Legality of flipping’ school questionedBy Josh O’Gorman
Vermont Press Bureau | March 15,2014MONTPELIER — A bill approved by the Senate that would prohibit a public school from closing and reopening as an independent school contains an amendment calling for a study to determine if such a law would be constitutional.
With a unanimous voice vote Friday morning, the Senate approved a bill that would prevent a town from “flipping” its school, meaning closing a school only to have it reopen and serve essentially the same population. It also calls for the Agency of Education to determine if towns have the constitutional authority to flip a school.
However, Sen. Joseph Benning, a Republican from Caledonia County, offered an amendment that calls for a study to determine if the Legislature has the authority to impose such a moratorium in the first place.
“If we’re going to have a study to determine whether or not towns have the constitutional authority to flip a school, then surely we ought to have, in conjunction with that, a study that determines if the state has the constitutional authority to prevent such an activity from happening,” Benning said.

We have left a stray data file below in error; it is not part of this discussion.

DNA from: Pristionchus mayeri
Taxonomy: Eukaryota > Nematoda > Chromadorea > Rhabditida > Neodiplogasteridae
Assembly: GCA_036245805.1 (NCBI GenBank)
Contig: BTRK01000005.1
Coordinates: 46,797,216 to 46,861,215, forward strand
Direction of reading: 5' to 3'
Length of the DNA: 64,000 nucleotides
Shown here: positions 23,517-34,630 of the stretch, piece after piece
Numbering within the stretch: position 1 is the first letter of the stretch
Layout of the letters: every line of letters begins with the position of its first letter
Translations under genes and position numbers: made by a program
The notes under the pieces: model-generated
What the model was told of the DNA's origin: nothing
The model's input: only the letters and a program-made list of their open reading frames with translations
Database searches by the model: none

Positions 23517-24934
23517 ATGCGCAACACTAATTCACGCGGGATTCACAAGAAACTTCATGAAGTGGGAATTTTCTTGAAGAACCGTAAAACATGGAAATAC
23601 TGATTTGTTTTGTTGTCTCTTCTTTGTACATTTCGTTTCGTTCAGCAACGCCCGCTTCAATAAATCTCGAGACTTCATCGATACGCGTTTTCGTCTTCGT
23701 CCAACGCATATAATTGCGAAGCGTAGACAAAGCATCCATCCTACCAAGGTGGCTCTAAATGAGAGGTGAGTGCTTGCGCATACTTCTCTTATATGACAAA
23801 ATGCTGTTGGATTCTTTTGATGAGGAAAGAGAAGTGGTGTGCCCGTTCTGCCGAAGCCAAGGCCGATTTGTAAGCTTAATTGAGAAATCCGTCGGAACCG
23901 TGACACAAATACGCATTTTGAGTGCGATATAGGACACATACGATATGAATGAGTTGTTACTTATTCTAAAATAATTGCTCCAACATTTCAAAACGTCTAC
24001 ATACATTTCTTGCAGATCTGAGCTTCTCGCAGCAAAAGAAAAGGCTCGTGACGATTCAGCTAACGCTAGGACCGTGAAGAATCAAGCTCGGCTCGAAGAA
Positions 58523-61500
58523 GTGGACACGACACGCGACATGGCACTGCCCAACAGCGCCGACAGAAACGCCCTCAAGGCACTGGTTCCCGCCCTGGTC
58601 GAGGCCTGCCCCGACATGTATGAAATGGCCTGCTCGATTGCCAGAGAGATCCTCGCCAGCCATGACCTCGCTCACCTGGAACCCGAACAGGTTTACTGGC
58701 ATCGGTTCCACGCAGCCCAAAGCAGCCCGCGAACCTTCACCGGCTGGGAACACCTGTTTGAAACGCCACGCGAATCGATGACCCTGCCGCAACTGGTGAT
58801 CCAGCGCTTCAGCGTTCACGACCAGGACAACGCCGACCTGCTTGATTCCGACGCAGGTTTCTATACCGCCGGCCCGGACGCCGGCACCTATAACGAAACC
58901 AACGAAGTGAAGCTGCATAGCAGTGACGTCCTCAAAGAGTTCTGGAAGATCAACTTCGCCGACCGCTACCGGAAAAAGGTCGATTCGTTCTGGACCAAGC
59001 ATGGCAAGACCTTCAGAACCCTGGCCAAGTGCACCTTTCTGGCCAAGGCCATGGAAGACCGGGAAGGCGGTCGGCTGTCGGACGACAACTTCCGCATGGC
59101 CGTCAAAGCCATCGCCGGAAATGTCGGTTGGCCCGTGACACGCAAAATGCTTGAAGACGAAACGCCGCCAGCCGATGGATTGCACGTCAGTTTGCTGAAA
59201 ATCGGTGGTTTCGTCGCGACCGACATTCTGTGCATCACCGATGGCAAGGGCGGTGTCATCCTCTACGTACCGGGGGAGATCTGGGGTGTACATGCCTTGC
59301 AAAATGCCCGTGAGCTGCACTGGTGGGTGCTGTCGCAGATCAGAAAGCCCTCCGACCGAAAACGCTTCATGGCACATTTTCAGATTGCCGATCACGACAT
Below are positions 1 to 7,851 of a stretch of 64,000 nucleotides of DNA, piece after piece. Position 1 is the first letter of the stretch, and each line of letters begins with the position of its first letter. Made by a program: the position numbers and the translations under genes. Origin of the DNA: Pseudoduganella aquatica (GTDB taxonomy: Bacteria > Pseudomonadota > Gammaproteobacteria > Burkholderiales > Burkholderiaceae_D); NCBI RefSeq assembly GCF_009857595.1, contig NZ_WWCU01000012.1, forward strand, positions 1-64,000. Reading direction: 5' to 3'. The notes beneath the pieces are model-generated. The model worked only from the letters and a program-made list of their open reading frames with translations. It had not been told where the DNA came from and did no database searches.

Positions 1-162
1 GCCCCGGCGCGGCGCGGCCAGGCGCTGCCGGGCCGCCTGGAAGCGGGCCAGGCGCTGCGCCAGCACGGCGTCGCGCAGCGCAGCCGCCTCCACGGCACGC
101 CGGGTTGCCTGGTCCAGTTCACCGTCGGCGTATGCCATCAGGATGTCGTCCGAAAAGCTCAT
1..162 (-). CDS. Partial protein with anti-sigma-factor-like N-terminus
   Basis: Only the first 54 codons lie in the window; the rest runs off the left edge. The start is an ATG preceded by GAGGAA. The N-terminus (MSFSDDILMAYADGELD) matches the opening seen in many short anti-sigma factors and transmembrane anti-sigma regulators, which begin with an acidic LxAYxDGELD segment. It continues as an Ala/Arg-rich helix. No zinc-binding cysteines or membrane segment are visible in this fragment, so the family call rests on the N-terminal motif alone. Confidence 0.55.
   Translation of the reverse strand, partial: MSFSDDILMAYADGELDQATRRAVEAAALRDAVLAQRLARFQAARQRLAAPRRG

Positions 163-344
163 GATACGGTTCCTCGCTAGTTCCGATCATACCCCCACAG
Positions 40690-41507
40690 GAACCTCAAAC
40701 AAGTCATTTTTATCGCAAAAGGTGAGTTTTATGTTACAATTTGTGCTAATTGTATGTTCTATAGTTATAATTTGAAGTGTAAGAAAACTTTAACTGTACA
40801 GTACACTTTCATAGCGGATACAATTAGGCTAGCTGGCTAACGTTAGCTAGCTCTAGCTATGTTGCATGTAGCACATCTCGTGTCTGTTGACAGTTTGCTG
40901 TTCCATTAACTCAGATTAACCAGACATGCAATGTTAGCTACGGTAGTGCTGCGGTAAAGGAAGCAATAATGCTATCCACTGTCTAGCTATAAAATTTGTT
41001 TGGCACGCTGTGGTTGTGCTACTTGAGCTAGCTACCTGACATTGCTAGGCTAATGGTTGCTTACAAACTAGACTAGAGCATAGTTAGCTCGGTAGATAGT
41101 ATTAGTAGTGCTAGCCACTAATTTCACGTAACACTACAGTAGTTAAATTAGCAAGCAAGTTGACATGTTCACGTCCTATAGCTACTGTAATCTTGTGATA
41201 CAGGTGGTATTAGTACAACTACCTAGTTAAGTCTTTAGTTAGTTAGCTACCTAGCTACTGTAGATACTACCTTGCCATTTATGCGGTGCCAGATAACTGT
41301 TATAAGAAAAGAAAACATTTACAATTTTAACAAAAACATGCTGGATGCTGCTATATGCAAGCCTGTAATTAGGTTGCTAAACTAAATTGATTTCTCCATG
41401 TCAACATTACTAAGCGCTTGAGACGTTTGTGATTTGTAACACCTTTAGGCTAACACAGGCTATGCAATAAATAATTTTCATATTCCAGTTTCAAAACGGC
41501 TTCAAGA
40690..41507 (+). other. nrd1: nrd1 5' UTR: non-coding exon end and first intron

The amendment was approved and became part of the bill.
The Senate bill as approved is the product of a pair of amendments and, in the end, bears little resemblance to the bill as originally introduced. The original bill, S.91, titled “An act relating to public funding of some approved independent schools,” contained language that would have imposed standards that independent schools would have to meet in order to receive money from the state.
Those standards would have included a requirement that the schools have a “blind admissions” policy, meaning they could not deny education to a student who requires special education services.
Other provisions would have required the schools to offer free lunch to students who qualify economically and would prohibit a school from denying enrollment based on a student’s race, creed, color, national origin, marital status, sex, sexual orientation, gender identity or disability.
Some independent schools in Vermont receive public funding. During the 2013 fiscal year, 2,525 of the state’s approximately 90,000 students attended independent schools, at a total cost of $36.7 million.
However, on Thursday, the Senate approved an amendment to the bill that struck all of those requirements and instead inserted language to prohibit public schools from closing and reopening as independent schools that would serve the same student population.
There have been several instances of public schools closing and immediately reopening as independent schools, including most recently the North Bennington Graded School in 2013.
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